Loading…

Scott Fraser:
Why eyewitnesses get it wrong

TEDxUSC · 20:50 · Filmed May 2012
Watch next...
Dan Dennett: The illusion of consciousness
arrow
951,712 Total views

Scott Fraser studies how humans remember crimes — and bear witness to them. In this powerful talk, which focuses on a deadly shooting at sunset, he suggests that even close-up eyewitnesses to a crime can create "memories" they could not have seen. Why? Because the brain abhors a vacuum. Editor's note: In the original version of this talk, Scott Fraser misspoke about available footage of Two World Trade Center (Tower 2). The misstatement has been edited out for clarity.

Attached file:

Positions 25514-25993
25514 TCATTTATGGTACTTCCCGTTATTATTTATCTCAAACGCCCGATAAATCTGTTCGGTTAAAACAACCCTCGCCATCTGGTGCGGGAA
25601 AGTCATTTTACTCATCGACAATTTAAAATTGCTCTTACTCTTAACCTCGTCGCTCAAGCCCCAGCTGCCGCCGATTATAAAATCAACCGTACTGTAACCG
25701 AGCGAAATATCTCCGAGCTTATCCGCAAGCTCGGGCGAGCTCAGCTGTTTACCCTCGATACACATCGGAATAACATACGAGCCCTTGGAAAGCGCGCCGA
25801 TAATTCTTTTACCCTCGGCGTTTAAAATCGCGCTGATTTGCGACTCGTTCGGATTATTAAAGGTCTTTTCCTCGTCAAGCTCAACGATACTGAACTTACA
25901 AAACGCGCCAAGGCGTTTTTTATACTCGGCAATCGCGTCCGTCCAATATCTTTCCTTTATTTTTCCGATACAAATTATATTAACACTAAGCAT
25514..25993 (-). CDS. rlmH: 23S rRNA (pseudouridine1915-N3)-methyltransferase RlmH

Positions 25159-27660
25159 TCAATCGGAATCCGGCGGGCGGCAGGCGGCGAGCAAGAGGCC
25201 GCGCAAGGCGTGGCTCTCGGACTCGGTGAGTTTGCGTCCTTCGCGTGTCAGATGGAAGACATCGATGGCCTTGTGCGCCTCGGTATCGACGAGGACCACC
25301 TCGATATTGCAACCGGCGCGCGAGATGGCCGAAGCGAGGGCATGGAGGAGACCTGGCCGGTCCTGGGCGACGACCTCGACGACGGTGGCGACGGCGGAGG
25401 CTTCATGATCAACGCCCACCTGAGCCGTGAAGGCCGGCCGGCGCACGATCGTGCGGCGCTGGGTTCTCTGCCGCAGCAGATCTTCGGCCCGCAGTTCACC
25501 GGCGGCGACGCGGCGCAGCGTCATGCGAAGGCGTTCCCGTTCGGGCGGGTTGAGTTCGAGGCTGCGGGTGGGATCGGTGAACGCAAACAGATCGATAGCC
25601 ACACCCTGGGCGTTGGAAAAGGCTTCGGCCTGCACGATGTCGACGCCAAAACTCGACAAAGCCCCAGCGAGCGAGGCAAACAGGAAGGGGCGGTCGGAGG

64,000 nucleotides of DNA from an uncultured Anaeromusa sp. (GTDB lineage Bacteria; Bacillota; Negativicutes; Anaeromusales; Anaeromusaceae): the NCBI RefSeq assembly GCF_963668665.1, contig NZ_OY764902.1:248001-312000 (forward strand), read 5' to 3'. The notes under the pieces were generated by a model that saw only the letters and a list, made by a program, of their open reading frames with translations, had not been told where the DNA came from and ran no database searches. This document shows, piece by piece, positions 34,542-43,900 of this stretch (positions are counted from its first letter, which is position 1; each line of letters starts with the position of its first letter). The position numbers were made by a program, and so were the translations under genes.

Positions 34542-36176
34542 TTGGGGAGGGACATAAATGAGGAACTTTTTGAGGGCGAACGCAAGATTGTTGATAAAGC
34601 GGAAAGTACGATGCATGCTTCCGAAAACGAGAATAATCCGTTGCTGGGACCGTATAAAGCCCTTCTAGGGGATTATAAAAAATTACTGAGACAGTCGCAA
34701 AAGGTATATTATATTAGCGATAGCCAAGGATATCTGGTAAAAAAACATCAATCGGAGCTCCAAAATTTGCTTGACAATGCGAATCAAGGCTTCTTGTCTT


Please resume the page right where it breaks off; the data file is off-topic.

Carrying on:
Forensic psychologist, expert witness
Scott Fraser is a forensic psychologist who thinks deeply about the fallibility of human memory and encourages a more scientific approach to trial evidence. Full bio
This talk was presented to a local audience at TEDxUSC, an independent event. TED editors featured it among our selections on the home page.

Discuss

167 comments

Enthusiastically agree? Respectfully beg to differ? Have your say here.

2000 characters remaining
Don't have an account? Sign up now — it's fast and free.
Sort comments by
There are currently no comments for this talk.